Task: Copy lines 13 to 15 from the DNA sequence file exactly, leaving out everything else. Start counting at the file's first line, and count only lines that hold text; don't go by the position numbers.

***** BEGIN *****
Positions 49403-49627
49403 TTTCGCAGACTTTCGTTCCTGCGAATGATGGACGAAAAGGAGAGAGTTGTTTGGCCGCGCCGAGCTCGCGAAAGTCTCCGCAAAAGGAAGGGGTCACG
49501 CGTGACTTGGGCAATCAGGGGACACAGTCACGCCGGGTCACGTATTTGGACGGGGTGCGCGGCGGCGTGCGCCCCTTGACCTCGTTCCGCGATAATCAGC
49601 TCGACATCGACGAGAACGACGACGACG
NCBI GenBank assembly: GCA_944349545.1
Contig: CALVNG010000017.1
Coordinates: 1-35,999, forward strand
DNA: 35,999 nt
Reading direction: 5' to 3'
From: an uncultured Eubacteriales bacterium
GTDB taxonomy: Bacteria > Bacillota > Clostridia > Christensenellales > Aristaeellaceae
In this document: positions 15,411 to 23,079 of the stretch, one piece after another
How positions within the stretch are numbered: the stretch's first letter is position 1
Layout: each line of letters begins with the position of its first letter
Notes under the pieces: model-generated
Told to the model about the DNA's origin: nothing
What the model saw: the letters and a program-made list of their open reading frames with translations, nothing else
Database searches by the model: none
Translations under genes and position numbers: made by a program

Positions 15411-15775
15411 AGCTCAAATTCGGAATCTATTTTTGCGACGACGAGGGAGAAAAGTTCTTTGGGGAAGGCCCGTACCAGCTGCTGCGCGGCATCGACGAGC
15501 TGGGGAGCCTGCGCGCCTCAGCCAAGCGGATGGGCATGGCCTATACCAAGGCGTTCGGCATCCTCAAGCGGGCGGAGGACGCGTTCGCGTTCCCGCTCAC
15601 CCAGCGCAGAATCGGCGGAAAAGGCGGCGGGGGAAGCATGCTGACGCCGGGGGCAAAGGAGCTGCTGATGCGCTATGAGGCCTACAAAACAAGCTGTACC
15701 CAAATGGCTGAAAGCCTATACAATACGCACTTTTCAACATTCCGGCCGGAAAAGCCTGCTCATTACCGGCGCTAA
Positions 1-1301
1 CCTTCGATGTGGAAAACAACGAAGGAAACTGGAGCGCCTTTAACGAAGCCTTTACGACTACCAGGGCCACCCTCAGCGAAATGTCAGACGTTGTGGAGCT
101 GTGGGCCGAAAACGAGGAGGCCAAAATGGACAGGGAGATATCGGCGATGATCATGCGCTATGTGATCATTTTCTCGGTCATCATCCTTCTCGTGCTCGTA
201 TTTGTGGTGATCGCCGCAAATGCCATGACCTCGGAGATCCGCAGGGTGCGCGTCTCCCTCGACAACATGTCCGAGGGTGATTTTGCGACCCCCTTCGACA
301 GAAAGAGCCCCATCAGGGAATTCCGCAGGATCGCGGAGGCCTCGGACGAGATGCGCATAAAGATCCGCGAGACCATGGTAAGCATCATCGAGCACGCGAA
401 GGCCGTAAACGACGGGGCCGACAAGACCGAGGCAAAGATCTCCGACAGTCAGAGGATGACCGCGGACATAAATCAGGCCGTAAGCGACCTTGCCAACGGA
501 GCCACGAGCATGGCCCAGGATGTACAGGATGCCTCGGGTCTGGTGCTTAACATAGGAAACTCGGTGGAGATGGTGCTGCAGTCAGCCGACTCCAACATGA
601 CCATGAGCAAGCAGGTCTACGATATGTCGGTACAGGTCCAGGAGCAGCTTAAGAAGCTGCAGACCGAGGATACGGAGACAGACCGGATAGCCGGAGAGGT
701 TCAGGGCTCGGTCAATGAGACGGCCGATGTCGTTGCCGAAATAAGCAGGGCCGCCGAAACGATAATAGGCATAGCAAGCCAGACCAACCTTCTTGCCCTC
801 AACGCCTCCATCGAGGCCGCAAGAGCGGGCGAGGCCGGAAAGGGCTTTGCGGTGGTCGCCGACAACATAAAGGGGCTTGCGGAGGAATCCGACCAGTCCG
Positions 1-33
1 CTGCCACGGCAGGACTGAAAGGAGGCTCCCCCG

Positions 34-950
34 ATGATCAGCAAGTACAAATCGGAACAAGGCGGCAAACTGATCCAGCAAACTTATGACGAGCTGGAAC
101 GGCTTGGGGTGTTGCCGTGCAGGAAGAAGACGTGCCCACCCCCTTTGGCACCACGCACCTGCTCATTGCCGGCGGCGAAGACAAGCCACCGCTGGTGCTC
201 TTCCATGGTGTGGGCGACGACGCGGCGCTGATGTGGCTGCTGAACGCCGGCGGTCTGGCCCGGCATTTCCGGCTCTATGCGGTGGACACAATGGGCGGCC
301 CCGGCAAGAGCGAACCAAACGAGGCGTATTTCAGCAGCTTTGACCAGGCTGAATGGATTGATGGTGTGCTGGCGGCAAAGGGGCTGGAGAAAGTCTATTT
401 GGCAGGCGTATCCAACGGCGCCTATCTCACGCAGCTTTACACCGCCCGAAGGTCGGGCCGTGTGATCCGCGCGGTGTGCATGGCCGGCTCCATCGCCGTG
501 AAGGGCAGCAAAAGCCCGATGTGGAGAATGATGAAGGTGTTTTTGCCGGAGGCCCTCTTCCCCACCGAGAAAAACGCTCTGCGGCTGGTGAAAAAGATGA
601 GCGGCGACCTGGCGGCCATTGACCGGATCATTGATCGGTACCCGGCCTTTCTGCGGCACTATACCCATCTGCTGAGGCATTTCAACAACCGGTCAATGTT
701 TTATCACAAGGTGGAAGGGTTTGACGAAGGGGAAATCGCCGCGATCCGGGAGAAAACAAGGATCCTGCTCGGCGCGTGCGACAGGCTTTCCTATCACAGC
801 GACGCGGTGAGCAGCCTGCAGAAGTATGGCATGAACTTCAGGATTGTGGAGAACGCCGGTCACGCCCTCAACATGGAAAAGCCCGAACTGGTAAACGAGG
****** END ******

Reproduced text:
How positions within the stretch are numbered: the stretch's first letter is position 1
Layout: each line of letters begins with the position of its first letter
Notes under the pieces: model-generated